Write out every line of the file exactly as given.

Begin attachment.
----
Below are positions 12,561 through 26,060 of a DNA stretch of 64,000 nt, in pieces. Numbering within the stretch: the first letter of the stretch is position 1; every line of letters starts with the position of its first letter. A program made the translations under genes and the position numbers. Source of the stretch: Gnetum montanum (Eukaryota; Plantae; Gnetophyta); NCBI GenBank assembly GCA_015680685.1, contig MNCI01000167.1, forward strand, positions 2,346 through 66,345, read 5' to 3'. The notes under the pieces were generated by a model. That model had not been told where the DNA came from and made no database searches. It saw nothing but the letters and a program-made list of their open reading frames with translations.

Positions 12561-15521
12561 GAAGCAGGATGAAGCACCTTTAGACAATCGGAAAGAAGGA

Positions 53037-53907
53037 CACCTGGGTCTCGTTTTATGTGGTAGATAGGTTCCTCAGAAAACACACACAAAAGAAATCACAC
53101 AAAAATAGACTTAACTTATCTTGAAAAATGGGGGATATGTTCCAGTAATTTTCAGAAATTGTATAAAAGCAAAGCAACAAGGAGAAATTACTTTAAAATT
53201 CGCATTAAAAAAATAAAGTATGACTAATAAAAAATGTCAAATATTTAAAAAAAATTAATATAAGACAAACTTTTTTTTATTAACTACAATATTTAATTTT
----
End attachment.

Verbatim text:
Below are positions 12,561 through 26,060 of a DNA stretch of 64,000 nt, in pieces. Numbering within the stretch: the first letter of the stretch is position 1; every line of letters starts with the position of its first letter. A program made the translations under genes and the position numbers. Source of the stretch: Gnetum montanum (Eukaryota; Plantae; Gnetophyta); NCBI GenBank assembly GCA_015680685.1, contig MNCI01000167.1, forward strand, positions 2,346 through 66,345, read 5' to 3'. The notes under the pieces were generated by a model. That model had not been told where the DNA came from and made no database searches. It saw nothing but the letters and a program-made list of their open reading frames with translations.

Positions 12561-15521
12561 GAAGCAGGATGAAGCACCTTTAGACAATCGGAAAGAAGGA

Positions 53037-53907
53037 CACCTGGGTCTCGTTTTATGTGGTAGATAGGTTCCTCAGAAAACACACACAAAAGAAATCACAC
53101 AAAAATAGACTTAACTTATCTTGAAAAATGGGGGATATGTTCCAGTAATTTTCAGAAATTGTATAAAAGCAAAGCAACAAGGAGAAATTACTTTAAAATT
53201 CGCATTAAAAAAATAAAGTATGACTAATAAAAAATGTCAAATATTTAAAAAAAATTAATATAAGACAAACTTTTTTTTATTAACTACAATATTTAATTTT